Scottish Independence

Scottish independence referendumThe debate over Scotland’s future within the UK will come to a head on 18 September when Scotland’s voters go to the polls in a referendum on independence. Currency is the issue lying at the centre of the debate over Scottish independence, amid an ongoing dispute over whether an independent Scotland will be permitted to retain the pound through a currency union.

The leaders of the three principal UK political parties – David Cameron, Ed Miliband, and Nick Clegg – have all stated that they would not support a formal currency union. However, the National Institute of Economic & Social Research (NIESR) has warned that, without a formal currency union between Scotland and the rest of the UK, Scottish banks will not have the backing of a “lender of last resort”. In that case, not only are Scottish banks unlikely to be able to access to emergency liquidity in the event of another financial crisis, but also the Prudential Regulatory Authority (PRA) might insist that “systemically important banks” using sterling should be domiciled in the UK.

Moreover, an independent Scotland might have to set up and fund its own financial regulatory authority and its own consumer protection system. Credit ratings agency Moody’s has warned that an independent Scotland is likely to be awarded a lower credit rating than the rest of the UK following independence. This would mean that the cost of borrowing for Scotland’s independent government would be higher than for the rest of the UK.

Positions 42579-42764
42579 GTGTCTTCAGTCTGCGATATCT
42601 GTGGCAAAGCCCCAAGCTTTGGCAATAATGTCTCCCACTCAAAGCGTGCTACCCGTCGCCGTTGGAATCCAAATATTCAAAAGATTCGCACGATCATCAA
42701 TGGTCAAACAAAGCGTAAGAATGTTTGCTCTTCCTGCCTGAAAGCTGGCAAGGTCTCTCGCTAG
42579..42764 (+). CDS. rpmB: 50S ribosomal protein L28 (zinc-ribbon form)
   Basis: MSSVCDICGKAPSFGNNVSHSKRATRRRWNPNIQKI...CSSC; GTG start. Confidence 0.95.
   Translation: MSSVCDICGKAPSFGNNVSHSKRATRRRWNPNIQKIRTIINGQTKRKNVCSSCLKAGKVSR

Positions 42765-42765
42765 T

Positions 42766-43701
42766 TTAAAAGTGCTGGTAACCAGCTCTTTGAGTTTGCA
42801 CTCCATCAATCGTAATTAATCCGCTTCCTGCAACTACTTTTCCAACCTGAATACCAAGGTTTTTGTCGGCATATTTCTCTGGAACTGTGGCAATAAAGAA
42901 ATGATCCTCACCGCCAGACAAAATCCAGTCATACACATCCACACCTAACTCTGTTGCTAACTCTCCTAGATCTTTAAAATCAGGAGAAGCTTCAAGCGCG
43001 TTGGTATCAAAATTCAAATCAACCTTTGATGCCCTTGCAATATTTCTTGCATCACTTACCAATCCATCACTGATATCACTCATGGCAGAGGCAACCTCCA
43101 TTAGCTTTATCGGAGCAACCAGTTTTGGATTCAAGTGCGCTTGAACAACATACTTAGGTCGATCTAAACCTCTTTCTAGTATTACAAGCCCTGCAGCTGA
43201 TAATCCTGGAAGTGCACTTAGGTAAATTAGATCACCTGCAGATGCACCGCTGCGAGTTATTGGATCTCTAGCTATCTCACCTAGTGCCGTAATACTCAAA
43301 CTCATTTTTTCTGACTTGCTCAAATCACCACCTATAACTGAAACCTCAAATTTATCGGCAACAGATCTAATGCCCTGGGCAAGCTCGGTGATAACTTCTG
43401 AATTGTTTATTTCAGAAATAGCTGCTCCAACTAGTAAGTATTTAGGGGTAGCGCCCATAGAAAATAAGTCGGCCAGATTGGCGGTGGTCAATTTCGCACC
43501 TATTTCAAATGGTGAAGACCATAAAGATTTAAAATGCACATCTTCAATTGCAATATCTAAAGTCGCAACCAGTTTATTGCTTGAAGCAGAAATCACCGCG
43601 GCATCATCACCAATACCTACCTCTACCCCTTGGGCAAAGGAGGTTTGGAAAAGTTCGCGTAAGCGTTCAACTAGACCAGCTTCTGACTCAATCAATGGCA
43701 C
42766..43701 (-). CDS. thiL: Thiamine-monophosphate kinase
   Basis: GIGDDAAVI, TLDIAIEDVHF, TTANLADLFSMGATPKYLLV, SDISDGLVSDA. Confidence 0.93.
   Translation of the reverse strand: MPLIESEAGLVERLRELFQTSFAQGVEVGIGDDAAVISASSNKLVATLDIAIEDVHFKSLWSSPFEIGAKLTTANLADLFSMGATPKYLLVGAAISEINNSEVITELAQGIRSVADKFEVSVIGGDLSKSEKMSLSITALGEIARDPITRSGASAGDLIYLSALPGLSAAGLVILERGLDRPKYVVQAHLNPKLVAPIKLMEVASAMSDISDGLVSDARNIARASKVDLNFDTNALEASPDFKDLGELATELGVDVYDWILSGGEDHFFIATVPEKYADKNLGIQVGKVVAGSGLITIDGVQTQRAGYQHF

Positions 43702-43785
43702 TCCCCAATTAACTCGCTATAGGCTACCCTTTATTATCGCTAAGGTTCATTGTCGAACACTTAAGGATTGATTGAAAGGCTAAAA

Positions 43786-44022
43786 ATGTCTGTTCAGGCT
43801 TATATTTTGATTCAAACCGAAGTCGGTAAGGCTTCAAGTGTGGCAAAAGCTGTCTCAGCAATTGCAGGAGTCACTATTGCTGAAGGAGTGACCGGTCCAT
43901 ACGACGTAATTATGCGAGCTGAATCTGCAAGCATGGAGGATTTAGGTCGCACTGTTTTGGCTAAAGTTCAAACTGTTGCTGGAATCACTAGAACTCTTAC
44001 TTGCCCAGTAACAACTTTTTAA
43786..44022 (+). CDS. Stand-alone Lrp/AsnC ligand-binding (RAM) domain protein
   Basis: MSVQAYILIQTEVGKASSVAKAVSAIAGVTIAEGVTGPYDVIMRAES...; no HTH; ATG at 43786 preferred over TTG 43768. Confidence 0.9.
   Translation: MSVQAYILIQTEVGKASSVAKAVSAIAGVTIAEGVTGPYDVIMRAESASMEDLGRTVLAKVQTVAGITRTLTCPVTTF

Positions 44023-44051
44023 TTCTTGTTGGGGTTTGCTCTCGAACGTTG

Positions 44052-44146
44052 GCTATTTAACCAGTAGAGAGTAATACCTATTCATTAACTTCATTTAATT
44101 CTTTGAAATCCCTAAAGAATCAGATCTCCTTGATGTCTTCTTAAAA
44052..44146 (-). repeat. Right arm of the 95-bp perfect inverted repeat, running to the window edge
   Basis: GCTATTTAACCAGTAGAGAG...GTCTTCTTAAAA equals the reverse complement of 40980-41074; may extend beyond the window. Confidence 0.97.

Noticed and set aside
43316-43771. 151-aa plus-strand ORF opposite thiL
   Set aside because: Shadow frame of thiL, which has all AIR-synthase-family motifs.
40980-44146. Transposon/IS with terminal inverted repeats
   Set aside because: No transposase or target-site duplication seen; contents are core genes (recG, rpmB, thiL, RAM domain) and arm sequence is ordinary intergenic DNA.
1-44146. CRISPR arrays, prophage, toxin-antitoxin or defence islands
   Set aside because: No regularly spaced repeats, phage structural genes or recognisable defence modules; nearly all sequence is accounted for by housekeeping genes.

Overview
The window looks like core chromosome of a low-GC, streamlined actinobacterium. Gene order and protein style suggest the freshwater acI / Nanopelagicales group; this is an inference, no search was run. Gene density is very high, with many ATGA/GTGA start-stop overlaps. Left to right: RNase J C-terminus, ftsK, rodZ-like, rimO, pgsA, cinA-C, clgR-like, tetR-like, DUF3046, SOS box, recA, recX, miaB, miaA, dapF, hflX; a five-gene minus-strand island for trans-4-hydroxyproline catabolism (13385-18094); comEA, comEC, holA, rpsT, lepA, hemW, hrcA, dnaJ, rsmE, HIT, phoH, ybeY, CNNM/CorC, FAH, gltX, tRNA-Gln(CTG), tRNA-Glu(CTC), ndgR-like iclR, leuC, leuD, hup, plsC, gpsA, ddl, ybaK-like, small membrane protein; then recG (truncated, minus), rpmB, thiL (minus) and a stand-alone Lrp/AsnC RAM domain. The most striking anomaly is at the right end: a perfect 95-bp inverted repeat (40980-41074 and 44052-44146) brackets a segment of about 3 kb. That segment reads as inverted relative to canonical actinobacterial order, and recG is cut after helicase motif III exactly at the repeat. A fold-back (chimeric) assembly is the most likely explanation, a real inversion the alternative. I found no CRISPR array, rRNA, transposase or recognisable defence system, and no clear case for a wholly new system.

Meanwhile, concerns are mounting over the future of some of the UK’s largest financial institutions if the “Yes” vote wins the day. Scotland’s financial sector employs around 200,000 people, according to Scottish Financial Enterprise , and generates about £7 billion for the country’s economy. However, a recent survey conducted by specialist financial recruitment company Marks Sattin found that over two-thirds of UK financial professionals believe that Scottish independence makes no economic or financial sense.

Although the Bank of England (BoE) has remained neutral over the issue of independence and currency union, Governor Mark Carney has disclosed that the Bank has developed contingency plans to address currency issues in the event of “Yes” vote, in order to ensure financial stability. Mr Carney emphasised that the BoE’s responsibility was to safeguard the financial stability of the entire UK, and to “implement whatever (they are) asked to implement”.

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